0:00

Welcome to calculus. I'm Professor Greist.

We're about to begin lecture 23. Bonus material.

In our main lesson, we gave a collection of substitutions involving trigonometric

or hyperbolic trigonometric functions. These work great for computing some

integrals. But at times, you've got to be careful.

Let's consider a simple example of a differential equation mode that is

amenable to a trigonometric substitution. Let's say that a financial model projects

that your marginal profits Are going to be a constant plus some term that is

proportional to the square of the net profits.

What do you think about such a model? Does that sound like a good investment?

Well let's translate what that model says.

Into a differential equation. If P as a function of t is your net

profit. Then what do we mean when we say that the

marginal profits are equal to a constant plus a term proportional to the square of

the net. Well the marginal profit.

Is the derivative, dP dt, to say that that marginal profit is equal to a

constant, let's make sure that it's a positive constant by calling b squared.

Plus some term proportional to the square of the net profits, let's call that term

a squared p squared, so that the constant of proportionality here is also positive

as it must be. Then how do we solve this differential

equation. If we perform substitution.

Then, on the left, we need to compute the integral of dP over b squared plus a

squared P squared. On the right, we have the integral of dt.

Now, which trigonometric substitution is appropriate?

Well, clearly, using a tangent is what we're going to want.

So, let us substitute for P, B over A times tangent of theta.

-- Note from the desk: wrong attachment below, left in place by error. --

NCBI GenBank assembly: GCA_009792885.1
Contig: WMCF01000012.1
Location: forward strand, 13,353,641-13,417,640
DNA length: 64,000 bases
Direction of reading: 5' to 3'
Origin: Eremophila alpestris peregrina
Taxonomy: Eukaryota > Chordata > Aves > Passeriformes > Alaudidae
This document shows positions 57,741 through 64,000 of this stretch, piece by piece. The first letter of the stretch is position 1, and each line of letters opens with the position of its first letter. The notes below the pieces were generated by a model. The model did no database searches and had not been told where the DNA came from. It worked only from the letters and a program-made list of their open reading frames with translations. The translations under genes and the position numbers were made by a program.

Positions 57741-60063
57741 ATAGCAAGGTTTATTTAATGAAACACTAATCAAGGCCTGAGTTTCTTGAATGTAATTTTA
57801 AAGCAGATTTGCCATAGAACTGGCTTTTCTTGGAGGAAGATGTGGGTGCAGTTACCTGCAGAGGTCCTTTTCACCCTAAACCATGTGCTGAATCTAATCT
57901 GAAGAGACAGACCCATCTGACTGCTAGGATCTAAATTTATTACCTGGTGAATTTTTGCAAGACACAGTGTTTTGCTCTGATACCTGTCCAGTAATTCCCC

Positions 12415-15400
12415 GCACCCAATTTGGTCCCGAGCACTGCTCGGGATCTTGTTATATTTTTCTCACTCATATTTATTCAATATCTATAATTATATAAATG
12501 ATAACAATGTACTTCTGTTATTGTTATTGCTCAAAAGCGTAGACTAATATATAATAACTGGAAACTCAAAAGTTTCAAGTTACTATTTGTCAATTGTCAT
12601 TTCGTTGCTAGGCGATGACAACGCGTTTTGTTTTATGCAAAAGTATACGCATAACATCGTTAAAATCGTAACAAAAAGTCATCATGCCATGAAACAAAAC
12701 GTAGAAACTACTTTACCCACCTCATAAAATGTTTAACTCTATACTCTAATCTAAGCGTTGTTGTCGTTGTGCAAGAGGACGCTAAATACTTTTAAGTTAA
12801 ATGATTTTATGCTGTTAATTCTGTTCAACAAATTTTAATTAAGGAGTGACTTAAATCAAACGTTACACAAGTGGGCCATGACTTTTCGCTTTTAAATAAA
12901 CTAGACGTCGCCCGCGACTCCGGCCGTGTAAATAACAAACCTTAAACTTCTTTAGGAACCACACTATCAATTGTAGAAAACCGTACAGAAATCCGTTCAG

DP is therefore a secant squared. Now, when we plug that in, well, we get B

over A secant squared theta for DP. And in the denominator b squared secant

squared Theta. The secant squareds cancel, the b's

cancel, and we're left with d Theta over a times b.

Now that integrates to simply Theta over ab.

Setting that equal to the integral of a dt, that is, t plus constant, allows us

to very easily substitute back again for theta the arctangent.

We therefore have t plus a constant equals one over ab Times the arctan of a

over, times P. Solving for P as a function of t, after a

little algebra, yields b over a times tangent of quantity, a b t plus a

constant. We can show based on an initial condition

that that constant is say, zero. Let's say we're starting off with no

profit at all, times zero, very good. We've got our answer, and we've done the

mathematics correctly... But what do you think about this model

for the net profit? Is it realistic?

4:05

Well, what is happening to P as T increases from zero?

Well, we're getting a tangent function which means that at some finite time, t

and the function is going to get a large, a very large, it's going to blow up to

infinity. In fact, these are called blow-up

solutions, or singularities, and they arise, sometimes, when performing a

trigonometric substitution. Based on the nature of the tangent,

cotangent, secant, and cosecant functions.

Now you may think that such a solution to a differential equation is inherently

nonphysical. We don't have things going to infinity

and finite time, however there are examples of physical settings where blow

ups, or singularities in the differential equation are important to consider.

For example in certain areas of physics one has a resonance phenomenon.

Think of a vibration that is forced at a certain critical frequency that leads to

feedback. This corresponds to a blow-up solution to

the relevant differential equation. But it is not something ignorable.

Indeed one often has to engineer around such resonances, for safety purposes.

Other examples include vortices, in fluid dynamics, or electromagnetics.

These can arise as singular solutions. To the relevant differential equations.

And nobody would argue that things like tornadoes or hurricanes are unimportant

or uninteresting. In fact, the differential equation that

models three dimensional fluid dynamics, that is the Navier Stokes equation.

Is a very fascinating set of equations, unfortunately we don't have enough

calculus down as yet for us to be able to appreciate these equations fully in this

class. However, it is an open problem in

mathematics, whether or not the solutions do these differential equations have

finite time blowups or singularities in them?

This is one example of a very simple sounding problem which is nevertheless

open and unknown to the best of mathematicians.

Many very good mathematicians are currently, working on this problem.

After you've had a little bit of multi variable calculus, you might be able to

work it too.